One of the biggest tests for a society committed to human rights lies in the way it treats persons in conflict with the law and in particular persons deprived of their liberty. In most countries in the world, it is persons living in poverty who are most likely to find themselves in conflict with the law, and in particular most likely to be incarcerated. Persons deprived of their liberty therefore often belong to the most vulnerable and marginalised groups in society.
All prisoners shall be treated with the respect due to their inherent dignity and value as human beings, but unfortunately, today, men, women and children all around the world regularly have their basic human rights violated in places of detention. Degrading treatment, overcrowding, lack of food, poor sanitation and insufficient health care are only a few examples of what inmates around the world experience on a daily basis.
A fair, efficient and humane criminal justice system, treating offenders with respect and dignity, is a cornerstone for the development a society based on human rights and the rule of law. This has been recognised by the international community and in light of this several instruments have over the years, under the auspices of the United Nations and regional organisations, been developed with a view to ensure the respect for human rights in the criminal justice system. Examples of such instrument are the recently updated United Nations Standard Minimum Rules for the Treatment of Prisoners (the so-called Mandela Rules) and the United Nations Rules for the Treatment of Women Prisoners and Non-custodial Measures for Women Offenders (the so-called Bangkok Rules).
However, standard setting is only one side of the coin. Implementation is the other one, and it is therefore important that standard setting is followed by the development of systems, structures, mechanisms, and tools allowing for the standards to come into effect. This can often be a challenge. The international community can play an important role in providing support to such processes and there are several examples of how countries successfully have availed themselves of such support.
Supporting Good Prison Practice – Experiences and Lessons Learned
The objective of this seminar was to discuss experiences and share lessons learned from supporting good prison practice. The panellists will provide examples from different areas and countries, and it is our expectation that this event will contribute to ongoing and future efforts aimed at supporting effective, fair, humane and accountable criminal justice systems, based on human rights and the rule of law.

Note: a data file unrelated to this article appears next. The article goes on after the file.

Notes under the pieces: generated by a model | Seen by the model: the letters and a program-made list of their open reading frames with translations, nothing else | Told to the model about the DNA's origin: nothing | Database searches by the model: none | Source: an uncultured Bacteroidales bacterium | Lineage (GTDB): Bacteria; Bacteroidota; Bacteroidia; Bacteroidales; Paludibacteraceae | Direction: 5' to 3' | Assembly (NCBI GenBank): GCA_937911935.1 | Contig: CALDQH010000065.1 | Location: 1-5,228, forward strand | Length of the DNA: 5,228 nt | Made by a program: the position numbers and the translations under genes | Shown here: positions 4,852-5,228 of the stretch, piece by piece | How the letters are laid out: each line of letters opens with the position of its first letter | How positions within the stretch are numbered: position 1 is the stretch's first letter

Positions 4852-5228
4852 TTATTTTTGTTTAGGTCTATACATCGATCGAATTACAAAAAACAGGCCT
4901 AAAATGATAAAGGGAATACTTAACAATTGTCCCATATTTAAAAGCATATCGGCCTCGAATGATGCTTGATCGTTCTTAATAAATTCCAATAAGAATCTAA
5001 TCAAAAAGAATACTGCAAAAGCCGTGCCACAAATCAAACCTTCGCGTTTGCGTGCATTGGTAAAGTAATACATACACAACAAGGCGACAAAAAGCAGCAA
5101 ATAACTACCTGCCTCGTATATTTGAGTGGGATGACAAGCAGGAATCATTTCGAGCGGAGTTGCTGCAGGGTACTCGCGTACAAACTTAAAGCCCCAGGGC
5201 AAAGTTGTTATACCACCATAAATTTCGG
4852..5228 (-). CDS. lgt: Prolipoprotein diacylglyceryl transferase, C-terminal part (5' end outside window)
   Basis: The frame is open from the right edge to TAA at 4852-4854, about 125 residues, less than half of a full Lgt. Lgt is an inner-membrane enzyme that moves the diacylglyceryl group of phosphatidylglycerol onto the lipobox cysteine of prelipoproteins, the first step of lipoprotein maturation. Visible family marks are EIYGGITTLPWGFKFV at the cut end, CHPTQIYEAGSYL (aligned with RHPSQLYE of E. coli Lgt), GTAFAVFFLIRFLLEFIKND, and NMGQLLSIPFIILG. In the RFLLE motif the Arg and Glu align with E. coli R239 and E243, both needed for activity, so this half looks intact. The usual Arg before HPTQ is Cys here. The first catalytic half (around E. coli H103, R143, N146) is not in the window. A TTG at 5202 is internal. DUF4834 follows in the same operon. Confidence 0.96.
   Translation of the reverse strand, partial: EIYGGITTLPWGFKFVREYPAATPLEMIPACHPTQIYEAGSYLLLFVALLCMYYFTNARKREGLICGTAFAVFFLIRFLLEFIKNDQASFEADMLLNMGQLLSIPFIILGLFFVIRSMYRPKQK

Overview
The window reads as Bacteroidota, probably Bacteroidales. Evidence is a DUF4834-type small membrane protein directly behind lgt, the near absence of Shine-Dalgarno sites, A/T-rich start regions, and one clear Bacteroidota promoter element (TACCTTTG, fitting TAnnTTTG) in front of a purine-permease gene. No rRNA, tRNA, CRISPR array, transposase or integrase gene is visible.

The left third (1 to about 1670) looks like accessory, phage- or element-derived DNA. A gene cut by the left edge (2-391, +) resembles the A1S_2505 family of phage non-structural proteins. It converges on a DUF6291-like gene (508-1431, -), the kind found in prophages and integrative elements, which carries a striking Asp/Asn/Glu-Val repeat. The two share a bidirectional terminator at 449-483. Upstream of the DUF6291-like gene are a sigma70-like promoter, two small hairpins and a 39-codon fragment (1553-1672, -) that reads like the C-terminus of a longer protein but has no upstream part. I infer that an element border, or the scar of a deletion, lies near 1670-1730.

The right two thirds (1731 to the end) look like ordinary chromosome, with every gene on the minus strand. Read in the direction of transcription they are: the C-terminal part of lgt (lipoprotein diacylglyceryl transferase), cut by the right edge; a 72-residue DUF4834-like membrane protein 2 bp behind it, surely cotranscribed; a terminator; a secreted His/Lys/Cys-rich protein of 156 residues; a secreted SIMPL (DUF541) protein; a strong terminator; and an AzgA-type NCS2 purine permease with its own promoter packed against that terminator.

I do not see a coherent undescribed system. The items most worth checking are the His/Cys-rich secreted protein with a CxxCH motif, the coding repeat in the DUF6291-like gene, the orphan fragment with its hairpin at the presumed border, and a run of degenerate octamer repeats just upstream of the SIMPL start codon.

The seminar took place on Friday 11 December, 13.00-16.00 in the Beijing conference room at the Raoul Wallenberg Institute, Lund, Sweden.
11 December 2015 13.00-16.00
Venue: Raoul Wallenberg Institute of Human Rights and Humanitarian Law, Lund, Beijing Conference Room
13.00-13.05 Opening remarks
• Swedish contributions to UNDPKO missions – experiences and lessons learned from cooperation in Africa
Mr. Christer Isaksson, Head of the International Department, Swedish Prisons and Probation Service
• Current practices and challenges in implementing the United Nations Rules for the Treatment of Women Prisoners and Non-Custodial Measures for Women Offenders
Ms. Chontit Chuenurah, Programme Chief for the Implementation of the Bangkok Rules and Treatment of Offenders, Thailand Institute of Justice
• Applying a human rights based approach to prison design
Ms. Nieves Molina-Clemente, Head of the National Human Rights Institutions Unit, Raoul Wallenberg Institute
• Letting the watchdogs in – challenges and opportunities of the Open Door Policy of Uganda Prison Service
Mr. Tomas Max Martin, Senior Advisor, Danish Institute for Human Rights
• Practically applying the Standard Minimum Rules for the Treatment of Prisoners – Raoul Wallenberg Institute’s cooperation with the Directorate General for Corrections in Indonesia
Mr. Christian Ranheim, Consultant, former head of Raoul Wallenberg Institute’s office in Indonesia
15.45-16.00 Conclusions and Closing
Photo credit:Michael Coghlan flickr photo stream